Humpback Whale Stranded on Moriches Bay Sandbar Euthanized

humpback whale
Veterinary team from NOAA, the Riverhead Foundation for Marine Research and Preservation, International Fund for Animal Welfare, and North Carolina State University assess the stranded humpback whale. (NOAA)

A humpback whale was euthanized by marine biologists Wednesday, four days after it got stuck on a sand bar while feeding on fish in Moriches Bay and couldn’t free itself, officials said.

The 33-foot-long, 10-ton whale, which was first spotted last week feeding in Seatuck Cove—a rare event in the bay—became stranded in 1-to-2 feet of water in Hart’s Cove on Sunday. Experts with the Riverhead Foundation for Marine Research and Preservation unsuccessfully tried to move the whale that day. And efforts to make enough waves to help the whale off the sandbar during high tide were also ineffective.

A team of veterinarians with the National Oceanic and Atmospheric Administration (NOAA), the International Fund for Animal Welfare, North Carolina State University and the Riverhead Foundation released a joint statement explaining why the whale needed to be put down using injectable medications at 1:20 p.m.

“It was thin, limp, weak, minimally responsive, had evidence of neurological abnormalities and extensive skin injuries with evidence of infection,” they said in the statement. “Based upon these findings, the most humane option was to euthanize the whale since its chance of surviving in the wild was minimal.”

The incident comes after another humpback whale has been spotted swimming in the Hudson River off Manhattan recently. Two dead humpback whales were found off Long Island this spring and at least a half dozen whales also washed up in local waterways last year.

Biologists will remove the whale and perform a necropsy to determine why it became stranded in an effort to better prepare for a similar event in the future. NOAA officials noted that underlying health issues such as illness or malnutrition is often the cause of whale strandings and that refloating a sick whale can cause more harm than good.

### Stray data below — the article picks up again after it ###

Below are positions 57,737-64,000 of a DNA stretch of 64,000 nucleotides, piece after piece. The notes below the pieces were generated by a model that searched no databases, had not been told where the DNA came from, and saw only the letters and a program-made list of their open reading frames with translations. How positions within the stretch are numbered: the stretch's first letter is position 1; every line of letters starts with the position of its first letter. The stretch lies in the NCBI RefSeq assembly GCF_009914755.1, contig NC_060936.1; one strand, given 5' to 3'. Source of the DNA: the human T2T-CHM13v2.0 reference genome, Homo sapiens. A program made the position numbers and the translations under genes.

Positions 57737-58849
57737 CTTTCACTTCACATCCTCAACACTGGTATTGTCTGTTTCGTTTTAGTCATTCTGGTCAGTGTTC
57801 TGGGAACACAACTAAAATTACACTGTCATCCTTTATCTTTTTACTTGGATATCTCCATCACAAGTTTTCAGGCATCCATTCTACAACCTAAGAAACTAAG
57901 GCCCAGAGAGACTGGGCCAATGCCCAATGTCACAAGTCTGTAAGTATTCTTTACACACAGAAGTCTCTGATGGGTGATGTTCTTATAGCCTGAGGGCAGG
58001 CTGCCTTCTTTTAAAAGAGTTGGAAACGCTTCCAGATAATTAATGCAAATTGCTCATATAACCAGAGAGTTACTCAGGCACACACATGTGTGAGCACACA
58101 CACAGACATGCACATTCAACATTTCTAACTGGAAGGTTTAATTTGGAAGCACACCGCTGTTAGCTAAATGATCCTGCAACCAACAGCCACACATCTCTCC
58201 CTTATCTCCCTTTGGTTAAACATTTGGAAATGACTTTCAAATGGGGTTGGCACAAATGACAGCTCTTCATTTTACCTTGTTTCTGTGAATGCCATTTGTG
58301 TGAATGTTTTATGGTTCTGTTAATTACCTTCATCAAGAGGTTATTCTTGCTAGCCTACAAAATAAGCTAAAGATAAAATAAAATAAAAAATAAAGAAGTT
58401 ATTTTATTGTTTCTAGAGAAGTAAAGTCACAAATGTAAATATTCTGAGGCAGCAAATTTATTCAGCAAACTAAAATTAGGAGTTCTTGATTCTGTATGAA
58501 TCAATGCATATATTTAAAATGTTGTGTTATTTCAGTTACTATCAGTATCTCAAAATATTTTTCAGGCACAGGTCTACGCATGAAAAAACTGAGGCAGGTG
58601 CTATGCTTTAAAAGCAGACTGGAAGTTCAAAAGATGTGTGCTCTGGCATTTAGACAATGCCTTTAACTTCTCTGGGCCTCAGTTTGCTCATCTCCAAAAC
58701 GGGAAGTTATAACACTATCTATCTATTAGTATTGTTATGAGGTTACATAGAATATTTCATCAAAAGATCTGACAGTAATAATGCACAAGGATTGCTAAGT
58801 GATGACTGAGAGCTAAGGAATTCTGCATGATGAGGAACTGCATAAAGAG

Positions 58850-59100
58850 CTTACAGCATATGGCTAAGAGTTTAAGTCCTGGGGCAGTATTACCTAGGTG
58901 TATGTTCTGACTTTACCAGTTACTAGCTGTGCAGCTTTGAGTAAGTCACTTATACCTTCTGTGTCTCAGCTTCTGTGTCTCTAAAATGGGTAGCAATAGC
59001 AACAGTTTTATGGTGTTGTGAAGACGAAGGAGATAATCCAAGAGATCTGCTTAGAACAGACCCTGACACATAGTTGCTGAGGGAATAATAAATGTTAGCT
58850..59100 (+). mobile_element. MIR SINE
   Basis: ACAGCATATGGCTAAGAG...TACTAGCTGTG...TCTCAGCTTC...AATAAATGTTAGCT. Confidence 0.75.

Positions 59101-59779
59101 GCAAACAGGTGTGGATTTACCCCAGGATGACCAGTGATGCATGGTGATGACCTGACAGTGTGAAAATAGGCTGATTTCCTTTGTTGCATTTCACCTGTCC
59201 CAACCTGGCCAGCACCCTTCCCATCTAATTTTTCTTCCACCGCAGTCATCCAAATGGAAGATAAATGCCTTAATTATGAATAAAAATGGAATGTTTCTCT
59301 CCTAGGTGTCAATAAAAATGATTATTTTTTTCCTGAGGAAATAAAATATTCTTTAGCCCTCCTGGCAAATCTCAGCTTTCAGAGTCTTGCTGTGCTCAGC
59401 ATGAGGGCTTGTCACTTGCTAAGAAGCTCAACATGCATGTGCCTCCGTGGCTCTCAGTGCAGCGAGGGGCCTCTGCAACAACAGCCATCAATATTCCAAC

“It’s clear that this response was not limited by resource availability; rather, the tidal conditions and other oceanic or biological factors that led to this stranding overtook any ability by our responders to rescue it,” said John Bullard, director of NOAA’s Greater Atlantic Regional Fisheries Office. “We are thankful to our partners and the community for their caring response and respect for law enforcement as we pursue this humane option.”

Some were outraged that the whale could not be saved.

“I’m not only sad, I’m angry,” said Adrienne Esposito, executive director of Citizens Campaign for the Environment, who called on local lawmakers to form a whale response task force to prevent this from happening again. We had absolutely no plan and no response for this situation…This scenario can easily happen again and when it does, we need to be ready for it.”

She noted that local resident named the whale ‘Morey’ after Moriches Bay. She added that the name was not without ironcy since ‘Mori’ is Latin for death.

“Let’s honor Morey’s death by making sure it doesn’t happen again,” Esposito said.

Humpback whales are a threatened species that can grow up to 60-feet long, weigh 25-to-40 tons, and have a lifespan of 50 years, according to NOAA. They are threatened by getting entangled in fishing gear, struck by ships, harassed by whale watching boats, detrimental changes to their habitat and illegal hunting, NOAA said.

The Riverhead Foundation urges anyone who finds marine wildlife stranded on the beach to call its hotline: 631-369-9829.